This is the end of market capitalism as we know it.
Imagine this, someone asks you a week ago, to assign a probability to the Fed taking 80% share of AIG and thus the most important central bank of the world effectively nationalising the largest insurance company. Would you have just laughed? Or would you have bothered to actually say less than 1%? Or would you have got bogged down in giving a lecture on the main principles of economics, and explained - probably slowly - the idea behind rules versus discretion?
Clearly, somebody got very scared yesterday. They did halt the immediate meltdown with one bold move. But they also considerably upped the stakes.
Short term worry one. Large. This move implies the promise of nationalisation of the entire US economy in a meltdown scenario. Not only participation in the risk pool is not voluntary any more, but the state now chops off the end of the distribution. Although a systemic collapse has been averted, at least for the time being, uncertainty about the framework in which the risks are being priced has increased considerably. Not only are we on a sailing boat out at sea in the middle of a big storm, but at the same time, someone is shaking the entire Earth. A whole new meaning to ‘choppy waters’.
Short term worry two. Very large. This week we have seen the unthinkable. So, here is an ‘unaskable’ question: is the Fed large enough to deliver the implicit guarantee it made? What happens if the gamble of nationalising AIG does not pay off? There are a lot of signs, and even more rumours, about a host of other ‘immediate’ collapses. How much can the Fed and the US government pretend to be merely a clearing house and bankruptcy manager before the markets start discussing the limit to which the Fed can, rather than wants, to go? What would that do to risk perceptions?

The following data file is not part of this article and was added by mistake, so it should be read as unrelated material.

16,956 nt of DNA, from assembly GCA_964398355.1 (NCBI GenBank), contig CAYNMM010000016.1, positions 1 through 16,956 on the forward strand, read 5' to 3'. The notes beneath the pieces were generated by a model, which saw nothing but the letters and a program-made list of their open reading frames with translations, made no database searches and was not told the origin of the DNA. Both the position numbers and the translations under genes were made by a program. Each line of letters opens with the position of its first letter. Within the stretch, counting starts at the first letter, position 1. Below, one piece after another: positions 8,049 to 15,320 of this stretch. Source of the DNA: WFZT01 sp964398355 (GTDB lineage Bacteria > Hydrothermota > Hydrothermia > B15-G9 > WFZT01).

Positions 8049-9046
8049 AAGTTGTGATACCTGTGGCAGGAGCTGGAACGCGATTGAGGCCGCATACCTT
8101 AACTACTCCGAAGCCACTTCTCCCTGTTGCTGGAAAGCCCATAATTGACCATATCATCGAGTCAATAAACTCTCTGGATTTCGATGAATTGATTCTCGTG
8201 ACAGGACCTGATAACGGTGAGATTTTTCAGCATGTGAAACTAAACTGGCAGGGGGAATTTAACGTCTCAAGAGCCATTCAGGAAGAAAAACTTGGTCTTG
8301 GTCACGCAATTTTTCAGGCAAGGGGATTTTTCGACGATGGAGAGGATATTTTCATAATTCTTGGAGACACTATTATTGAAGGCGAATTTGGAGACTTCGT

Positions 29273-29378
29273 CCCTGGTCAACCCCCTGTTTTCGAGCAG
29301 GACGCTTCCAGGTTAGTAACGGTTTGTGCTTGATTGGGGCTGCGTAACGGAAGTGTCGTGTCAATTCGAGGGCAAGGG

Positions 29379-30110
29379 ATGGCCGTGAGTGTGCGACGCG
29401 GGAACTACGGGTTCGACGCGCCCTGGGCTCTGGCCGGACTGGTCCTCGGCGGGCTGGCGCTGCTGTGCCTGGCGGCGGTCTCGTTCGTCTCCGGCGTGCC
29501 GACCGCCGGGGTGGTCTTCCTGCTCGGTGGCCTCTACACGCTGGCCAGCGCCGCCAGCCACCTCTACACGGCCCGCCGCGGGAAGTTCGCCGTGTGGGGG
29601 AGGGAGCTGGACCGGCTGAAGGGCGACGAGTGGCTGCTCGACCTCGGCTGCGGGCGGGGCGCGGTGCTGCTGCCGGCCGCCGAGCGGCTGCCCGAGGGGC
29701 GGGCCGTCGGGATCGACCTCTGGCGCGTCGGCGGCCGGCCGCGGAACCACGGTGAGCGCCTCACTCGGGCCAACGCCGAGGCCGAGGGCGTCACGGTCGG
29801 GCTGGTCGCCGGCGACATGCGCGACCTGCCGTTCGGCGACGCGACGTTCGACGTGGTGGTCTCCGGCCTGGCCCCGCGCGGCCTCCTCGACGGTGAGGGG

Long term worry. Gigantic. Rules are out of the window. In fact the concept of ‘rules’ is out of the window. Ad hoc solutions may be necessary in an emergency, but they nevertheless form expectations and change the perceived rulebook. How high can a pyramid of impulse actions be built before it collapses? This may seem a secondary worry now, given that the world has not yet sunk into abyss by mid-week, an achievement in itself, but will form very hard constraints in building up the post-crisis institutions.
Global worry. Unknown magnitude. How much implicit global risk has the Fed taken on? Where is the legitimacy and mandate for that? What will the ultimate backers, the US taxpayers say about it? How adequate will the Fed’s implicit global economic management be for the rest of the world, either country by country, or - more importantly, for the entire global economy? There are strong arguments that what is unfolding now is the first truly global crisis. It’s not very likely that the unilateral approach from the US would be more successful in dealing with, say, global security issues.
The last few days have changed the way we think about market economies. Systemic mispricing of risks, and thus collapsing financial institutions, could themselves be attributed to the globalisation of the effective economic systems in which these risks occur. We thought that new, global models would solve the problem. Now, the very foundations of the discipline of economics are being altered. Up until the rise of ‘unified macroeconomics’ the debate was between the proponents of a large state and those of a small one. In the past two decades this has given way to a new narrative, about what the state does irrespective of its actual size. Governance, institutional competition, and quality of government services are what mattered. This was, in a way, a downgrading of the state. You are not sovereign any more. You have to be smart. You have to compete for people and capital. What the Fed has done, the most unlikely institution to do so, has put the role of the state at centre-stage again.